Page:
Church Wants Name Cleared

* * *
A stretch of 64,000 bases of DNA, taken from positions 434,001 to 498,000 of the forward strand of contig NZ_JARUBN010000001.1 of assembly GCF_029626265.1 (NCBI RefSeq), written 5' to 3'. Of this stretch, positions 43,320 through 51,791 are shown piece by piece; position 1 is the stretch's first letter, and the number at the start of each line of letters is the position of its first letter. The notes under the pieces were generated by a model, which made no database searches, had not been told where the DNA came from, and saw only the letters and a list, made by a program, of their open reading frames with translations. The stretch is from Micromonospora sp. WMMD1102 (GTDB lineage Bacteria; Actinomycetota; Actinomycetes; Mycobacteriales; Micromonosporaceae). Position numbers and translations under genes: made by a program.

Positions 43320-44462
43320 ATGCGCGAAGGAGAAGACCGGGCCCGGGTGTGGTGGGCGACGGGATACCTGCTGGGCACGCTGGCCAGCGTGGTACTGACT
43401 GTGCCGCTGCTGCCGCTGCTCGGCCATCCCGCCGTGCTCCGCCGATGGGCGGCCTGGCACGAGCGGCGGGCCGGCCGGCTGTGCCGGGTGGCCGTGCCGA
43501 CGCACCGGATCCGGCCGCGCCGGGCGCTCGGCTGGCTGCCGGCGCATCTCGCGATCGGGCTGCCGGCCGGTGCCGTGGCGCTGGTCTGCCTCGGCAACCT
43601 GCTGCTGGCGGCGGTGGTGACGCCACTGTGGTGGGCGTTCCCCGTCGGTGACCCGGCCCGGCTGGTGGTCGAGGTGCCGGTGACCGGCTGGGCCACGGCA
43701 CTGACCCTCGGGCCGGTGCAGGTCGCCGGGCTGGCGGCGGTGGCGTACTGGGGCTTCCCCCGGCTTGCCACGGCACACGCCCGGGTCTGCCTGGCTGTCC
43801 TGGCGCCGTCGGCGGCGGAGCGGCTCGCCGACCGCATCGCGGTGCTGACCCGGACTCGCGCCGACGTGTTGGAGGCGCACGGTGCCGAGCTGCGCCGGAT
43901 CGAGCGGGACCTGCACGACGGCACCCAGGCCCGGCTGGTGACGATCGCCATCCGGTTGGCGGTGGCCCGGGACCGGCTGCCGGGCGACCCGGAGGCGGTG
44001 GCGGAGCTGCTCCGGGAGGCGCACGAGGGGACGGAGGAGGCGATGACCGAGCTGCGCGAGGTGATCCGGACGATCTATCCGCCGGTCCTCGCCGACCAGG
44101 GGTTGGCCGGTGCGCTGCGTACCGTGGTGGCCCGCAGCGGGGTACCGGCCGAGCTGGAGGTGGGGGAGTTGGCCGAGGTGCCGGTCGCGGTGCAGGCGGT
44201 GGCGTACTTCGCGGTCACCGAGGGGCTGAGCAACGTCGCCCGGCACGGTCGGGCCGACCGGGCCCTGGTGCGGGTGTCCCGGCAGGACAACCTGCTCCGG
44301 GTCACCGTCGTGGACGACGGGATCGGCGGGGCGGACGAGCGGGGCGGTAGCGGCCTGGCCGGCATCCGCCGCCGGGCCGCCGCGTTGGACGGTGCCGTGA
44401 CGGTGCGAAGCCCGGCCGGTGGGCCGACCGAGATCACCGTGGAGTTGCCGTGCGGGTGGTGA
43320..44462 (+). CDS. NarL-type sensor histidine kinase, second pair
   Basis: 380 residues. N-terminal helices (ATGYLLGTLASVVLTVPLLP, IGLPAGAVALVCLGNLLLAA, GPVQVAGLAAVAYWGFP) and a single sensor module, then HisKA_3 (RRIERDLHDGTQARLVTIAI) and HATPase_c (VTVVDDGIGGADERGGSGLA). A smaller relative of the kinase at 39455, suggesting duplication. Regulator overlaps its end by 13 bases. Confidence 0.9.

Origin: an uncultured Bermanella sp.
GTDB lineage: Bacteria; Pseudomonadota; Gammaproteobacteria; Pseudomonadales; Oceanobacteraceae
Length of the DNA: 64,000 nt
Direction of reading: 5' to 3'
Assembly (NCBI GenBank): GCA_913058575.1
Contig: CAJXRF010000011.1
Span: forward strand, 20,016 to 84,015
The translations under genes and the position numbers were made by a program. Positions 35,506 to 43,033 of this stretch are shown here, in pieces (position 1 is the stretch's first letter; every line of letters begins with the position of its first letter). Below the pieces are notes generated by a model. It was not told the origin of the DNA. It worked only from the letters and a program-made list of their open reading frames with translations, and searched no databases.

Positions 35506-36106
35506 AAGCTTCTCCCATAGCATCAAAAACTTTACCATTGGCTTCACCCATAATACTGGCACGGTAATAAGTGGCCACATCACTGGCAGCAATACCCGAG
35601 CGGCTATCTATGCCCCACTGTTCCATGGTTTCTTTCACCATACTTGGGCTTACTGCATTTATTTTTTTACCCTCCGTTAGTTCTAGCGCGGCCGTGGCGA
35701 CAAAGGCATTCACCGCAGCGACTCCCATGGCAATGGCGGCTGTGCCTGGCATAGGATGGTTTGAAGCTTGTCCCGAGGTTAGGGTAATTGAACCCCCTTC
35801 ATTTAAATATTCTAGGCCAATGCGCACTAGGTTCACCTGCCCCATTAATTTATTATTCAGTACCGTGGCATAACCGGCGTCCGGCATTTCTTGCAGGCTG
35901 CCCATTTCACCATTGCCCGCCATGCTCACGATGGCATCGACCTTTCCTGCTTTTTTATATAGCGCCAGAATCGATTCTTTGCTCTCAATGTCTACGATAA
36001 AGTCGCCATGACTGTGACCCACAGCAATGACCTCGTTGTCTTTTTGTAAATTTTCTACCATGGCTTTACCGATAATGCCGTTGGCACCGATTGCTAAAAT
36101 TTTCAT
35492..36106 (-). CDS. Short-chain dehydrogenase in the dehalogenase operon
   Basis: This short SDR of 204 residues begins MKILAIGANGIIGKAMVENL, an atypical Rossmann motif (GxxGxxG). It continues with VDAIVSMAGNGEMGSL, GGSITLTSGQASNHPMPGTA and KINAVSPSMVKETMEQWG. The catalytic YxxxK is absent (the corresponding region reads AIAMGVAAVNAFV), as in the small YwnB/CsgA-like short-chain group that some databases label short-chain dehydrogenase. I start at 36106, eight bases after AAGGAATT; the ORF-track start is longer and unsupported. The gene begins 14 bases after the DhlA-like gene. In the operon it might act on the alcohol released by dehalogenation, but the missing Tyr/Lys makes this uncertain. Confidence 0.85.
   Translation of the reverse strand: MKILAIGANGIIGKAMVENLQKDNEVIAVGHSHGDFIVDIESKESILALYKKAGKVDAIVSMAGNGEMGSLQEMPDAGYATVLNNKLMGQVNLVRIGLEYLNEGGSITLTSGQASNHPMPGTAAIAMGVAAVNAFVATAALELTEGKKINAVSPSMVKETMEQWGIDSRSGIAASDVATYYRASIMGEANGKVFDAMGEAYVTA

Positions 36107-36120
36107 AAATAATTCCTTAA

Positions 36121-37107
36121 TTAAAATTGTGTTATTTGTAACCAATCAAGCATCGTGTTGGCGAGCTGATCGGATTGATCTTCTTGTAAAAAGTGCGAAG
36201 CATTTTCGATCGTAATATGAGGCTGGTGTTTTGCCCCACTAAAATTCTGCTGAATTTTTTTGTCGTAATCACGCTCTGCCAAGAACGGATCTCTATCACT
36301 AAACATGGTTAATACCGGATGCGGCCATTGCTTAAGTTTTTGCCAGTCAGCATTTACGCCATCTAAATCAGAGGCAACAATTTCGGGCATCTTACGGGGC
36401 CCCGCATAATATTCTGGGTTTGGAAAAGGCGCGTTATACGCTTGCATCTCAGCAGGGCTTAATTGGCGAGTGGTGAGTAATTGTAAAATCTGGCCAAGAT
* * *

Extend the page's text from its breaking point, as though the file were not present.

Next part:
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By Catherine Sasman WINDHOEK The Christ Love Ministries, a charismatic church in Windhoek North, has denied Satanist and other ritualistic claims made by purported former members of the church. This follows a broadcast on the NBC Good Morning Namibia programme more than a week ago when the former members charged that not all was kosher at the church. “We heard the rumour that we are cooking and eating people’s hair,” said Pastor Isaac (he prefers to be called just that) from his office. “Apparently we are also cooking and eating DVDs, lock people up and kidnap children. These accusations come from people who have left the church and have sworn to bring the church down.” The police responded to the claims by visiting the church, but found members of the congregation fasting and praying at the church. “We have found nothing to suggest that there was anything strange happening there,” said Superintendent Johan Kellerman when approached for comment. All hell broke loose when family members of one of the churchgoers demanded to see their sister who was also fasting at a weeklong session. She apparently refused to go out and speak to them. Her brothers then accused the church of holding her there against her will. “I asked not to be disturbed and didn’t want to speak to anyone,” said the churchgoer, who prefers anonymity. “The small mistake I’ve made was not to inform my family of my whereabouts and I had my cell-phone switched off the entire week.” The church had in the meantime laid charges of trespassing and crimen injuria against the girl’s brothers. “I became concerned when my father told me that my sister had not answered her phone for three days,” said the brother, Moise Moise. “I went to the church but was told that she was not there. After we contacted the police, she came out but refused to speak to me directly, but preferred to speak through an interpreter. She looked very desperate,” said Moise, who said that they needed to speak to her because her child was sick in hospital. “The church brainwashed my sister. She disappointed me in front of other people,” Moise continued. To allay claims that she was kidnapped by the church, the churchgoer had since gone to the police to make a statement under oath that she was “not forced to be there”. “My family and the police came looking for me,” she states in her oath. “[They] accused the pastor of the church of kidnapping and cutting my hair for rituals. None of this information is true,” the oath reads. “I told my family to stay away during those days [of fasting] because I needed to concentrate on my prayers.” The church also claims that the NBC had not made an attempt to hear its side of the story. This is denied by NBC journalist, Anna Shilongo, who did the story. “We have been to the church four times to speak to the pastor there, but he did not want to comment. We gave them the opportunity to give their side of the story, but they were not willing to talk,” said Shilongo. But the church is adamant. “The NBC must make changes to its report,” commented Pastor Frans Tjaritje. “Those allegations are false. We may consider legal action if the story is not sorted out. The NBC must come back and show the other side of the story.” Said Pastor Isaac: “Charismatic pastors are always bashed. We are spat at, vilified and maligned. Some people do not want this church to go anywhere. This is a Pentecostal praying church that looks after the spiritual welfare of its congregation. We are warriors fighting through prayer. We do not fight human beings, but evil spirits. I don’t have issues with people who make accusations, but they must be able to prove those allegations.”